I love farming, don’t you?
Oh, you don’t have a farm yet? Don’t worry, you will. If you’re anything like me, you’ll exclaim out of nowhere to your husband, “Oh my gosh! GOATS!” And the rest will be history.
Before you sell all your belongings to buy your very own herd of goats, let me make sure you know a few things first. Farming is an adventure, to be sure, and to help set you up for success, here are a few things I’d recommend to know before you begin.
1. Chickens are easy and also, hilarious.
My husband swore we would never own chickens, so naturally, chickens were the first animal I purchased when we bought our new place. Don’t get me wrong, I totally listen to his opinion on most things, just not chickens. Or goats. Or sheep. Or anything farm-related whatsoever.
The best thing about chickens is that they are a simple animal. Just make sure they have food and water and they’ll plop out eggs for you every day or so without complaint. Chickens lay about 330 days out of the 365 days each year. If you want to free-range your chickens (which I highly recommend), then just be sure to lock them up at night in their coop for their protection. If you’re imagining yourself chasing your chickens with a stick each night to round them up, you can erase that thought from your mind. Chickens will naturally go to their coop each night to roost. They’re creatures of habit, those chickens.
And if you’re looking for a good belly laugh, just watch one of your chickens try to run. Their goofy waddle gets me every time.
2. Goats are escape artists. Sheep are totally the opposite.
I almost said that goats are smart and sheep are dumb, but that would have got me in big trouble with you sheep lovers. Here’s a better way to say it… sheep are content with their life, goats always think the grass is greener on the other side of the fence.
Your fencing doesn’t have to be expensive (a roll of 5′ no-climb and t-posts will suffice), but it does need to be tall and you need to make sure there isn’t even a hint of a gap in that fence. Otherwise, the goats will do anything they can to break through.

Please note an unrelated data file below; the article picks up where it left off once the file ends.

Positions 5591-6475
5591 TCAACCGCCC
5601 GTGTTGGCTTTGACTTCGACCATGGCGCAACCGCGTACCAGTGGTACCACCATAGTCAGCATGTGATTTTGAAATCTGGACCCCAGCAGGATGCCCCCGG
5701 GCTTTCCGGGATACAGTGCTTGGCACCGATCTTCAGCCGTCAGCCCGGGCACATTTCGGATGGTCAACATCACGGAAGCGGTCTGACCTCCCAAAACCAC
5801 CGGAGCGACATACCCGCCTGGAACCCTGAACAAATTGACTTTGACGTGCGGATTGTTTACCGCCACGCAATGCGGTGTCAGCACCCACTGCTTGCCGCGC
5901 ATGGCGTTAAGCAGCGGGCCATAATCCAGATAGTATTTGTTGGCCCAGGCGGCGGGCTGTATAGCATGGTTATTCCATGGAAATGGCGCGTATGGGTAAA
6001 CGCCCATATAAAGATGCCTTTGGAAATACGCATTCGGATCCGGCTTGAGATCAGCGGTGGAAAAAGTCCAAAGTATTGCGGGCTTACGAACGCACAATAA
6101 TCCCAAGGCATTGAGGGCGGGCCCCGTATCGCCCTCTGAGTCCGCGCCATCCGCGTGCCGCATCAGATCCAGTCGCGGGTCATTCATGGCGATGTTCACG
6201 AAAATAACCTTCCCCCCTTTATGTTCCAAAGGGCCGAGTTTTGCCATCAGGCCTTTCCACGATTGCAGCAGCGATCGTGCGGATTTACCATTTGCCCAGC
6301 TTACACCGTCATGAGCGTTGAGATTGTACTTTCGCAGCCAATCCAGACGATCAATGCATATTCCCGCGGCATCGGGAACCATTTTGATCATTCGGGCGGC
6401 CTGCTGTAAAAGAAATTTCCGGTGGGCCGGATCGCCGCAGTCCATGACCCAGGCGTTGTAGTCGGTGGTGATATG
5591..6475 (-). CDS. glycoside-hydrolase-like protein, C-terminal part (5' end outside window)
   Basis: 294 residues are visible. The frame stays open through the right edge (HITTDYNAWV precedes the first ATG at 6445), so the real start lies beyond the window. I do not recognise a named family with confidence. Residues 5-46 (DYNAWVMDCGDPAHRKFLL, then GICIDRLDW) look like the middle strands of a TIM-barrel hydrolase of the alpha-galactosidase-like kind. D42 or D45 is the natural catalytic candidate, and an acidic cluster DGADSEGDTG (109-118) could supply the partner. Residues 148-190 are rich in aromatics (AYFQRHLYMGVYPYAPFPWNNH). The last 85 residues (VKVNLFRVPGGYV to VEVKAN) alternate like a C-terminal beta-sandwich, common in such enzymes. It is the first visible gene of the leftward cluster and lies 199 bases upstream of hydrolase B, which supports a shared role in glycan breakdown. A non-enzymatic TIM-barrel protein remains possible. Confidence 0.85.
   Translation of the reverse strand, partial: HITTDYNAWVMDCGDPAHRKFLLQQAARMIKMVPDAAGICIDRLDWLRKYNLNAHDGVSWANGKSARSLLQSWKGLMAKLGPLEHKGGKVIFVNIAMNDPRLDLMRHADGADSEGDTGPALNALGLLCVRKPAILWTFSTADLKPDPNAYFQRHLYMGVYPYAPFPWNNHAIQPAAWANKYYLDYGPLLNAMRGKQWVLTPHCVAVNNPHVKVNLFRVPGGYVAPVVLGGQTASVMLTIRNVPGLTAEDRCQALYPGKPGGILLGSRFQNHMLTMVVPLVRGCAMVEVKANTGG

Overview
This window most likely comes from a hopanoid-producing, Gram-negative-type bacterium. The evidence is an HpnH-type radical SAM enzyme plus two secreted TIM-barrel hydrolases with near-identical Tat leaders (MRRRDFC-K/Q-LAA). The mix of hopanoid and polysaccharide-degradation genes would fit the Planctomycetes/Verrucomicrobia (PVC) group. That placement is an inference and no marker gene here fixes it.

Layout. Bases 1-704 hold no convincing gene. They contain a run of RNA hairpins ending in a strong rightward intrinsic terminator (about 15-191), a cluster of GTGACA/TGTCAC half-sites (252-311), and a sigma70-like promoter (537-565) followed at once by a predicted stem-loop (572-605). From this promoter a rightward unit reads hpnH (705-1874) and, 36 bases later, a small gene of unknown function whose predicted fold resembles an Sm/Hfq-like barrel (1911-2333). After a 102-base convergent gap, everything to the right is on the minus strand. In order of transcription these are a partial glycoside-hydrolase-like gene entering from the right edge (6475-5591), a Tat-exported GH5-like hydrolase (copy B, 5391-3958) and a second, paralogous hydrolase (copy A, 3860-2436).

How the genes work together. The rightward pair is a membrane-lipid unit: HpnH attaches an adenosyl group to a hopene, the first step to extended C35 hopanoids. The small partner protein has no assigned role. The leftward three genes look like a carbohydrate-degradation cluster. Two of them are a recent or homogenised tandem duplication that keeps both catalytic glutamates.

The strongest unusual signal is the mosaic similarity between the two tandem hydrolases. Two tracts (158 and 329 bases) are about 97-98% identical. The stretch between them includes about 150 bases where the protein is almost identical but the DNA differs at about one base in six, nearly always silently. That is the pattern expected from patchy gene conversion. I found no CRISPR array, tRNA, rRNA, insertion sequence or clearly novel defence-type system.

Goats can also scale walls. I kid you not, I had one goat scale an 8 ft fence with a 2×4 that was propped up alongside it. Check out our great goat escape adventure.
3. Gardening is a beautiful struggle.
Have you ever tried to cook a recipe from memory only for it to turn out completely wrong? That’s like gardening, only with more dirt under your fingernails. If you follow the proper recommendations for carrots, you can produce an amazing harvest. Try doing that from memory next season and you’re sure to flop.
The best tool once you start gardening is to create a gardening folder full of notes from each year with what worked and what didn’t. I can’t tell you how many times I’ve tried to plant peas in August, only to remember a month later that even though IT SAYS ON THE PACKAGE it’s okay to plant then, that peas do much better in the winter here in Arizona. That one is now in my notes.
If gardening seems overwhelming to you, just start with a few easy vegetables that are tried and true.
4. The second you fix something, something else will break.
I don’t know if the universe conspires against farmers, but some sort of curse is laid upon us, of that I’m sure. It’s called the “everything will break so you’d better get good at repairing stuff” curse. I’m pretty sure I read about it somewhere. The good news is that as long as you’ve got a pile of old wood and a portable screw gun, you’ll be fine.
Just don’t make the mistake of thinking if you buy something brand new that will nullify the curse. It doesn’t.
On the bright side, at least everything you own will have that sort of “vintage-y” feel to it. It’ll make your farm even more legit.
5. It’s not as expensive as you think (most of the time).
Raising animals isn’t really expensive, it’s mostly the startup costs. And, depending on your need for perfection, the things you start with don’t need to be the best of the best.
If you will only start a farm if you’ve got a perfect herd of goats, a barn, a large coop, fencing, etc., I could see you spending a pretty penny to get that thing going. If, on the other hand, you start small, with a few goats, simple fencing, and a used coop (or re-purposed baby crib one), you’ll be able to start your place and not sell your firstborn in the process.
Check out how much we spend on our farm.
6. It will change the way you look at the world.
One of my favorite things about farming is the way it makes you slow down and appreciate the small things. When I reach into the fridge and pull out our farm-fresh eggs, or when I take a walk to the garden with a line of chickens following me, all seems right with the world. It’s amazing therapy, that farming.
If you have children, they will really flourish. My kids milk and feed the goats twice a day and take care of the chickens. While sometimes they wail when milking time comes around, most of the time they enjoy it. In the evenings, as they head out in the dark to the back of the property to milk, milk bucket in one hand and lantern in the other, I can’t help but be proud of the life we’ve built.